Despite the judicial authorization, the inhabitants of the city, a conservative stronghold, organized a banquet with pork dishes and placed severed pig heads in front of the building. The controversy had already broken out after the arrival of Afghan and Yemeni refugees. An image of the country that contrasts with the progressivism spread by K-pop.
Seoul () – Behind the image of South Korea as a progressive and very open country – spread mainly thanks to television series and the K-pop musical genre – sometimes hides a much darker realityat least for immigrants from Islamic countries.
For some time, the city of Daegu has been at the center of a controversy over the construction of a mosque that pits the local Muslim community against residents of the Daehyeong-dong district. A few years ago, a group of university students from the city had started to use an empty house in the neighborhood as a prayer room, but due to space constraints, in September 2020 the young people obtained permission from the local government to renovate the building and expand it. A few months later, however, the municipal authorities changed their minds under pressure from the neighborhood’s residents, who had complained about the work.
The matter went to court and the district judge ruled in favor of the Muslim students, asking the administration to withdraw the order to halt the works. At that moment, the neighbors took matters into their own hands and, after also losing the 2022 appeal, they blocked access to the works with their cars and with anti-Islamic banners.
Over the past year, the Daehyeong-dong community has been rocked by tensions: even though the citizenry actively supported religious liberty of the students, some residents continued to intimidate the community of believers. Last month, citizens opposed to the construction of the mosque organized their second public banquet in a few months in front of the works, offering pork based dishes and championing its menu as an essential element of Korean culture. A few months earlier, severed pig heads had been placed in front of the building’s entrance.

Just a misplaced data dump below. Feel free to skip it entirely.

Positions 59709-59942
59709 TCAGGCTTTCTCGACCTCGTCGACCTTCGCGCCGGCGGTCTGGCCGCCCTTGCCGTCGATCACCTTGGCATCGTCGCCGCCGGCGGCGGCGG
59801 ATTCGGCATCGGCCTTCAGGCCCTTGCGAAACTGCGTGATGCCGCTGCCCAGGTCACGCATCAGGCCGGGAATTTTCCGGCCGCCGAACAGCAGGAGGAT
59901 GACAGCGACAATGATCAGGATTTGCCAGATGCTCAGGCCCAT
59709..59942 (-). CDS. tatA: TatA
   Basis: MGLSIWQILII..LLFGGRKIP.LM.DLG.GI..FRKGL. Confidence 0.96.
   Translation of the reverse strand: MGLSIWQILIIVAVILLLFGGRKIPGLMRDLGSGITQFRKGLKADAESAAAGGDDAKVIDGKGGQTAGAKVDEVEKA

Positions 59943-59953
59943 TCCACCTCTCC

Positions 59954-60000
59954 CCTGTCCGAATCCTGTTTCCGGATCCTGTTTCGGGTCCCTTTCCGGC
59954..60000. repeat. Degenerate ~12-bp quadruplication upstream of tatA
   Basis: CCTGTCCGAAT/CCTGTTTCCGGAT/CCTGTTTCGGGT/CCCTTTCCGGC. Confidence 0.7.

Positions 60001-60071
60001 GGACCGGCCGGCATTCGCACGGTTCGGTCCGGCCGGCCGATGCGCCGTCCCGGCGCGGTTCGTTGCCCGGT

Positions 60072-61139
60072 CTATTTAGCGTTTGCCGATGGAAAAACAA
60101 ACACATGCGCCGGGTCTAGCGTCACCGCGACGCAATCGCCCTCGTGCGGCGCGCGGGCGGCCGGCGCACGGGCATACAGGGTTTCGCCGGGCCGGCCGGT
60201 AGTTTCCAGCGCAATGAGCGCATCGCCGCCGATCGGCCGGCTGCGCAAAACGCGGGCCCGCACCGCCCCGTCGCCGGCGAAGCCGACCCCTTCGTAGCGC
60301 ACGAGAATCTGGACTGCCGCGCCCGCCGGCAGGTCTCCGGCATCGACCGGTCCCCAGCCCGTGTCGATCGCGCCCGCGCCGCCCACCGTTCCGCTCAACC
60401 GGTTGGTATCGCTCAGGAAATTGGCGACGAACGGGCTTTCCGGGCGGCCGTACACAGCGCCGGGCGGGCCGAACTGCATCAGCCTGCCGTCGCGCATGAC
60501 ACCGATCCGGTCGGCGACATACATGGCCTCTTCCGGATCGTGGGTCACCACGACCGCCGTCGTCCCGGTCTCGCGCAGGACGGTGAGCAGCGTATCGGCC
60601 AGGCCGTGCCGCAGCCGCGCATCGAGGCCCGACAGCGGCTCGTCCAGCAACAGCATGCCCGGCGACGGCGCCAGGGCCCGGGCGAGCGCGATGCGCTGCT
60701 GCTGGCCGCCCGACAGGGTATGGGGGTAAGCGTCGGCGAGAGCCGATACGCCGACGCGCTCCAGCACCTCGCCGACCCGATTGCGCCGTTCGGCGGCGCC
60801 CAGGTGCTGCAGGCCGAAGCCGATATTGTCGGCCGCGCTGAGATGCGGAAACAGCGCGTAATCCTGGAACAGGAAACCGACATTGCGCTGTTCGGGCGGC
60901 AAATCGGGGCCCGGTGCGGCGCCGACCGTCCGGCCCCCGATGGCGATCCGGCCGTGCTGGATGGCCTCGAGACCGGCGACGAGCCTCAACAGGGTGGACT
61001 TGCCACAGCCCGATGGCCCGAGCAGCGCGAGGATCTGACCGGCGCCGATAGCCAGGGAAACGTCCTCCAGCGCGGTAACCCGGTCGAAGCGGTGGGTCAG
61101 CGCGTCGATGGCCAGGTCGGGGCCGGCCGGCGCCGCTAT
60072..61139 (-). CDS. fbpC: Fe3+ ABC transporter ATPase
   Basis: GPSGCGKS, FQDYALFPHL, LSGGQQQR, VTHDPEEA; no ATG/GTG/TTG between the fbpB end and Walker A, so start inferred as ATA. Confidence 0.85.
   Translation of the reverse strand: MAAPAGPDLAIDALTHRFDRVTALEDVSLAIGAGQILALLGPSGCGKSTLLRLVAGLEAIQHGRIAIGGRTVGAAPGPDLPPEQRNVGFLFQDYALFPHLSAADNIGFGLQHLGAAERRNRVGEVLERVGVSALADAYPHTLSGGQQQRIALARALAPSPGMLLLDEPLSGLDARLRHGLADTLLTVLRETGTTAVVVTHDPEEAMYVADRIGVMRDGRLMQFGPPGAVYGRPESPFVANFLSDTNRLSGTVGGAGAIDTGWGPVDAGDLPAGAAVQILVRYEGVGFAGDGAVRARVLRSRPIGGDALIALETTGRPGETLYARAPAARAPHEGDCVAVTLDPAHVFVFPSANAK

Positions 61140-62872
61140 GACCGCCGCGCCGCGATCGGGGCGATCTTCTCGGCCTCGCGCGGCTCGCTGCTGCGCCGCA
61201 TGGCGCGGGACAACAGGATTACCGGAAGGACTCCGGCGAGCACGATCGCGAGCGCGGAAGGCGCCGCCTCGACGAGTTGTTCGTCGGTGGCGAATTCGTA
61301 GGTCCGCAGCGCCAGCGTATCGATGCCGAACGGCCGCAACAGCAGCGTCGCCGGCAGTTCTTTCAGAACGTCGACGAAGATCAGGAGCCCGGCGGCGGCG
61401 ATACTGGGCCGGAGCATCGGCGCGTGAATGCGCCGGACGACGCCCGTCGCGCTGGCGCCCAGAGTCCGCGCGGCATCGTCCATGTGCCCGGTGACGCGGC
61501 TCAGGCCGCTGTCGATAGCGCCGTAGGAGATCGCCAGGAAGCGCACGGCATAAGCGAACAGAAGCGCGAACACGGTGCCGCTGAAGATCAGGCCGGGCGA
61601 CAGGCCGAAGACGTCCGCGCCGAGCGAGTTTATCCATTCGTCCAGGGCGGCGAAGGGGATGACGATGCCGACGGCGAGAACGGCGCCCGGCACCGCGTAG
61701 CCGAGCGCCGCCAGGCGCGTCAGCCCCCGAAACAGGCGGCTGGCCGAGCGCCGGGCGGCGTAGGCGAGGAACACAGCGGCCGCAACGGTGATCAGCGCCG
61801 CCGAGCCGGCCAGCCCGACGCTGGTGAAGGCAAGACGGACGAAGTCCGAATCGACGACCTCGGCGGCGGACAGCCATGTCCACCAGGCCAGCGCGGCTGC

Islamophobia and xenophobia are phenomena that in recent years have proven to have deep roots in South Korea: not only in the city of Daegu, historically a conservative stronghold, but also in other parts of the country. In Ulsan, southeast of the Korean peninsula, a group of parents held a lengthy protest last year against the local school admission of some Afghan children refugees in Korea after the Taliban recapture of Kabul. In 2018, moreover, the arrival of 500 Yemeni refugees fleeing the civil war on Jeju Island fueled the controversy over reception policyafter the refugees were portrayed as a threat to South Korean society.
Although the rapid aging of the population would make immigration even more necessary to avoid the so-called “demographic bomb”, South Korea continues to be a country where coexistence between different cultures is very complicated.